Establishment Republican Charlie Dent Announces Retirement from Congress

UNITED STATES - JULY 25: Rep. Charlie Dent, R-Pa., leaves a meeting of the House Republican conference in the Capitol on July 25, 2017. (Photo By Tom Williams/CQ Roll Call)
Tom Williams/CQ Roll Call/Getty

Establishment Congressman Charlie Dent (R-PA) has announced he will not seek re-election in 2018, amid fury amongst the Republican base over his repeated attempts to block President Donald Trump’s agenda.

The decision follows a rally that took place in Dent’s home state of Pennsylvania protesting Dent’s ongoing obstruction of President Donald Trump.

Since Trump took office in January, Dent has voted against defunding Planned Parenthood, the nation’s largest abortion provider; stifled his efforts of health care reform; and opposed a temporary ban of people from six high-risk countries from entering the United States.

Dent also serves as co-chair of the “Tuesday Group,” which describes itself as the “moderate” wing of the GOP and has previously claimed he considers himself part of the “governing wing of the Republican party.”

“I’ve worked to instill stability, certainty, and predictability in Washington,” Dent said in a statement. “I’ve fought to fulfill the basic functions of government, like keeping the lights on and preventing default. Regrettably, that has not been easy given the disruptive outside influences that profit from increased polarization and ideological rigidity that leads to dysfunction, disorder and chaos.”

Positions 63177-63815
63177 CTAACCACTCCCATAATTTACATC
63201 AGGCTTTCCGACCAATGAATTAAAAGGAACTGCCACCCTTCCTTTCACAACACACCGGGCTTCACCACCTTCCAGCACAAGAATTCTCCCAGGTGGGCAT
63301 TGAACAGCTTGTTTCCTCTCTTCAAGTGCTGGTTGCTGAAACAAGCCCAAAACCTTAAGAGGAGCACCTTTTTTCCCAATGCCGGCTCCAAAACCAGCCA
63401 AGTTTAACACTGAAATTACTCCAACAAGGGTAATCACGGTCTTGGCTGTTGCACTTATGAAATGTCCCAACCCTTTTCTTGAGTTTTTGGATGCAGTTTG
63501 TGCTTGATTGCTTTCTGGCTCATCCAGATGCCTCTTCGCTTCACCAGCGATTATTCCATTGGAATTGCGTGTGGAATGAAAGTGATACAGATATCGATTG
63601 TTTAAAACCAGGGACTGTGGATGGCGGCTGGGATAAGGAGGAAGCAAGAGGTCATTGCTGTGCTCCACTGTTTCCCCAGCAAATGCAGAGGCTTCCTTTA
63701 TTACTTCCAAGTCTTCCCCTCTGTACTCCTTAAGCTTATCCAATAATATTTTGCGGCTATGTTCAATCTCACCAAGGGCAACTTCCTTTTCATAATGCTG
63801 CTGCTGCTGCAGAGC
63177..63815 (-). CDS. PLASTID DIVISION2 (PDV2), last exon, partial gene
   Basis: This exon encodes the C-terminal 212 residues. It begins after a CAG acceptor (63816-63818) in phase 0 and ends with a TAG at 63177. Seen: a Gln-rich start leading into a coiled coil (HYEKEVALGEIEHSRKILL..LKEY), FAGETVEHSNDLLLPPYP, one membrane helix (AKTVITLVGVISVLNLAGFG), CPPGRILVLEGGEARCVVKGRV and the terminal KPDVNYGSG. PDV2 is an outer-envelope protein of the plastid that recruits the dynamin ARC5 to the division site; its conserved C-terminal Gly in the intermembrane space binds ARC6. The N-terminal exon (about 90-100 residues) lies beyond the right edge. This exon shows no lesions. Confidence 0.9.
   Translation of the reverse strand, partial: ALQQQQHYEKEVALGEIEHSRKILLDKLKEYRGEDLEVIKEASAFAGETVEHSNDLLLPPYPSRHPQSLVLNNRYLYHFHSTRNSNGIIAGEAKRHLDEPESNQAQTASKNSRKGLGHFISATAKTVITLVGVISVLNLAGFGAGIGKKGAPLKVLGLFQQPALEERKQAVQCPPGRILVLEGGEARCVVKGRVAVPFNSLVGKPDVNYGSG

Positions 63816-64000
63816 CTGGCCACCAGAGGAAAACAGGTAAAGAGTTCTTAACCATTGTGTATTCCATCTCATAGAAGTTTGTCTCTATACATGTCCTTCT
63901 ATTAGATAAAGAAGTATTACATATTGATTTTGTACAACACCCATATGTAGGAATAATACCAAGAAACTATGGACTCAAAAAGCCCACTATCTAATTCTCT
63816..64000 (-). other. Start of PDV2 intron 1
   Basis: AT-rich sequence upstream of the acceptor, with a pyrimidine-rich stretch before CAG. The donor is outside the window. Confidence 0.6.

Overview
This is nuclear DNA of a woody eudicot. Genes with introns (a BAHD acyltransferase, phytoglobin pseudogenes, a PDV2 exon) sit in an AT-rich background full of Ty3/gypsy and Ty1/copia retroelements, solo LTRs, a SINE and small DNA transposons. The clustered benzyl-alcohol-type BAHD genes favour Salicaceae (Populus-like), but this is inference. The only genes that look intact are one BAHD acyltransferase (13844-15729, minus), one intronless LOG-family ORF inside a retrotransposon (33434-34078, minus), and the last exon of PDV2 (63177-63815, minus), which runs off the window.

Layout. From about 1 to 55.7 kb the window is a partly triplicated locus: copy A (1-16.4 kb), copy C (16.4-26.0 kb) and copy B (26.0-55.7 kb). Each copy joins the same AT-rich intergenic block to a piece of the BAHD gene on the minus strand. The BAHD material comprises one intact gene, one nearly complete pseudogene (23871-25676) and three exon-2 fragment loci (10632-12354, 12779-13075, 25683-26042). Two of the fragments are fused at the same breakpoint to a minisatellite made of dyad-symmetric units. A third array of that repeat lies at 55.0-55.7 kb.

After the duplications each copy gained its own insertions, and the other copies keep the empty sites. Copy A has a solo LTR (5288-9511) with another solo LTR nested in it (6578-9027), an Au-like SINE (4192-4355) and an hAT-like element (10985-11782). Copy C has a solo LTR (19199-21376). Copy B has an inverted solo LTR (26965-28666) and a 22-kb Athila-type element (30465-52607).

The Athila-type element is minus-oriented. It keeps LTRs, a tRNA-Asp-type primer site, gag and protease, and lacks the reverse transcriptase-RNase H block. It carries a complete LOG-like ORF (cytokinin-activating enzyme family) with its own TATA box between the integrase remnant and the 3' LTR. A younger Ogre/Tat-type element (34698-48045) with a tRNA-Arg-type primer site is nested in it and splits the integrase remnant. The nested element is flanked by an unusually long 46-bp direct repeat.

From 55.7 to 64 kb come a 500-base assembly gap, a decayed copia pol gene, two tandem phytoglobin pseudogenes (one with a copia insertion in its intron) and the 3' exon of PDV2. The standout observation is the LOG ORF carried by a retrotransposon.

“But I have also had a stake in major legislative accomplishments: budget agreements that prioritize our federal commitments, pro-growth trade, and tax policy, initiatives to advance medical innovation and research, major infrastructure investments, and policies that secure our homeland.”

The decision comes after State Rep. Justin Simmons, who spoke at this week’s “No Surrender” rally, confirmed he would challenge Dent in a primary, branding him “the most liberal Republican in Congress.”

“I guess the polling must have been really bad. Can’t say we were expecting this,” Simmons said on hearing the news. “I think right now we could say, ‘Mission Accomplished.’ We wanted to make sure we got a more conservative candidate in the seat, and now we can do that.”

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